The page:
Additional experiments at room temperature resulted in a wide variety of ClO2 retention results. For example, when complex formed by the combining solutions approach was sealed in approximately 10 ml vials with a nitrogen blanket, approximately 56% of the original ClO2 concentration was retained after 35 days, and approximately 31% was retained after 56 days. As another example, when complex formed by the generation method was left open to the air in a dark storage area, approximately 42% of the original ClO2 concentration was retained after 35 days, and approximately 25% was retained after 56 days. As yet another example, when complex formed by the generation method was sealed in approximately 10 ml clear glass vials with a nitrogen blanket and stored under white fluorescent light, approximately 13% of the original ClO2 concentration was retained after 14 days. As still another example, when complex formed by the generation method was stored in an approximately 2 ounce jar covered with Parafilm, approximately 6% of the original ClO2 concentration was retained after 59 days.
 Further experiments at refrigerator temperature (approximately 1 degree C.) also resulted in a wide variety of ClO2 retention results with respect to the original ClO2 concentration, including 91% after 30 days, 95% after 85 days, and 100% after 74 days.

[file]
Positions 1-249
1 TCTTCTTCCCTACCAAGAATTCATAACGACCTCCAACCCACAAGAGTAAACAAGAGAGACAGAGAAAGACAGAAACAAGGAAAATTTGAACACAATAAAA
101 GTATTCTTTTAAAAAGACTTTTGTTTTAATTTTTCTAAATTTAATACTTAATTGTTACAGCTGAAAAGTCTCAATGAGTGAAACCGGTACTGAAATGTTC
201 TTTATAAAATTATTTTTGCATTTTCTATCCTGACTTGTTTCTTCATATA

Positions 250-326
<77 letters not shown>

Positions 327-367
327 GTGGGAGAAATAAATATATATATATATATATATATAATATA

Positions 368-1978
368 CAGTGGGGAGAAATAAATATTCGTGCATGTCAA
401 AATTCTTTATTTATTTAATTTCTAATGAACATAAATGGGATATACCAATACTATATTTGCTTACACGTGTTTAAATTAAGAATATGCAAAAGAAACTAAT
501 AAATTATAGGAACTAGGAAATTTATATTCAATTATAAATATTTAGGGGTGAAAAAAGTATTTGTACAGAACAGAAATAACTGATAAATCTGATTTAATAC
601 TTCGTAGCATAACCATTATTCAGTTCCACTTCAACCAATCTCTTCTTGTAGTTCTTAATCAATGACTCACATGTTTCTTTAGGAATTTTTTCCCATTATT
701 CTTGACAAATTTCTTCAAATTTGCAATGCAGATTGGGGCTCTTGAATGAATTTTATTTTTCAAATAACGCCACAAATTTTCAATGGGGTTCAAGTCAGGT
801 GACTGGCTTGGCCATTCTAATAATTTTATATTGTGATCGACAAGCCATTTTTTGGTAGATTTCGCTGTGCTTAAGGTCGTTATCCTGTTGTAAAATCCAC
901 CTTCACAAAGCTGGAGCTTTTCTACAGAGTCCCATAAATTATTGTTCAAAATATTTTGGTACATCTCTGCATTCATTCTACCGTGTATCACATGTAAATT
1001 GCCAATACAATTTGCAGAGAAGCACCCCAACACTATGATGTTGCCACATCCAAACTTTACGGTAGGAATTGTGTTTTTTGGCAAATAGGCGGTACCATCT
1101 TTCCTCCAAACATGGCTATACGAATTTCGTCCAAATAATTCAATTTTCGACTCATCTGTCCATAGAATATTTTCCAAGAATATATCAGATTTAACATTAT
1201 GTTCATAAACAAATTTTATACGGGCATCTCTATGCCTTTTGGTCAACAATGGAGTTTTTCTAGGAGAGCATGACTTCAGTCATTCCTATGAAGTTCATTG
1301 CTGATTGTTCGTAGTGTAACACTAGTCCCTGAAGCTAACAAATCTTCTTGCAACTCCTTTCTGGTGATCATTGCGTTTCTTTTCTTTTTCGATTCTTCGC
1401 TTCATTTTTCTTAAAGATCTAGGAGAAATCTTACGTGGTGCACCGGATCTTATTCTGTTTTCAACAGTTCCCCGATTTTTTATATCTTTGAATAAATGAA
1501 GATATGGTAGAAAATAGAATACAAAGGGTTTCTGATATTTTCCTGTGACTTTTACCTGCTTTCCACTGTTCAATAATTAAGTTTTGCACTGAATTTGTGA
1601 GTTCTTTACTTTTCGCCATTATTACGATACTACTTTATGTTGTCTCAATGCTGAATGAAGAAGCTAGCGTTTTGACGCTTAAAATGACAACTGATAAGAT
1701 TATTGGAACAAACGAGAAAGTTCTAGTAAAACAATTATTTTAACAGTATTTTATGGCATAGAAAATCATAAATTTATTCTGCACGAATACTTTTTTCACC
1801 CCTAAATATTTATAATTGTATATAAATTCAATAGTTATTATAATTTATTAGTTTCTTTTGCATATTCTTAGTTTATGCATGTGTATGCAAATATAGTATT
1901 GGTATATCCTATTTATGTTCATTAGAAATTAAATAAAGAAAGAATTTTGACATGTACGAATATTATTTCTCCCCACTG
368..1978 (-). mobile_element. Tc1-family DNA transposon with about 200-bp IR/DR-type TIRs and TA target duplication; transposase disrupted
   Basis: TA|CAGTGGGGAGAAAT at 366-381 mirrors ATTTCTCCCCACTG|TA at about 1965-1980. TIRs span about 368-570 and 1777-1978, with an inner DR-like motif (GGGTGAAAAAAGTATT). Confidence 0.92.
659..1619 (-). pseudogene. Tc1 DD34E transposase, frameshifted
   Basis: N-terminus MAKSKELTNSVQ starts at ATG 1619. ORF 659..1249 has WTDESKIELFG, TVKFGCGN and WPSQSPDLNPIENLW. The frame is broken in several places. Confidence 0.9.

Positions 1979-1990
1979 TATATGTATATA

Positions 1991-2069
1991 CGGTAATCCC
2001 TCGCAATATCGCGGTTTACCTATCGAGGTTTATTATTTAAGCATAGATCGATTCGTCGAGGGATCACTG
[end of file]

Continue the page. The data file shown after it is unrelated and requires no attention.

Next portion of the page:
FIG. 7 is a flowchart of an exemplary embodiment of a method 7000. At activity 7100, a solution of cyclodextrin can be combined with a solution of chlorine dioxide, such as on an approximately 1:1 molar basis, to form a combined solution, which can form and/or precipitate a solid and/or solid complex comprising the chlorine dioxide complexed with the cyclodextrin. At activity 7200, the precipitate can be separated from the combined solution, and/or the combined solution and/or precipitate can be dried, lyophilized, and/or spray-dried. At activity 7300, the resulting solid complex can be bonded, such as via covalent bonding, to, for example, a substrate and/or a polymer. Bonding of the complex via the cyclodextrin to a substrate might be possible at this stage, but it might be more feasible to bond the cyclodextrin to the substrate before forming the complex with ClO2. At activity 7400, the solid complex can be stored, such as in a closed and/or substantially ClO2-impermeable container, at a desired temperature, such as at ambient, room, refrigerated, and/or heated temperature. At activity 7500, the solid complex can retain a concentration of chlorine dioxide, with respect to an initial concentration of chlorine dioxide in the complex, at, for example, greater than 60% for at least 42 days. At activity 7600, the chlorine dioxide can be released from the complex, such as by dissolving the complex in water. At activity 7700, the chlorine dioxide can be applied to a target, such as a volume of liquid, such as water, a fluid, and/or a solid, such as a surface.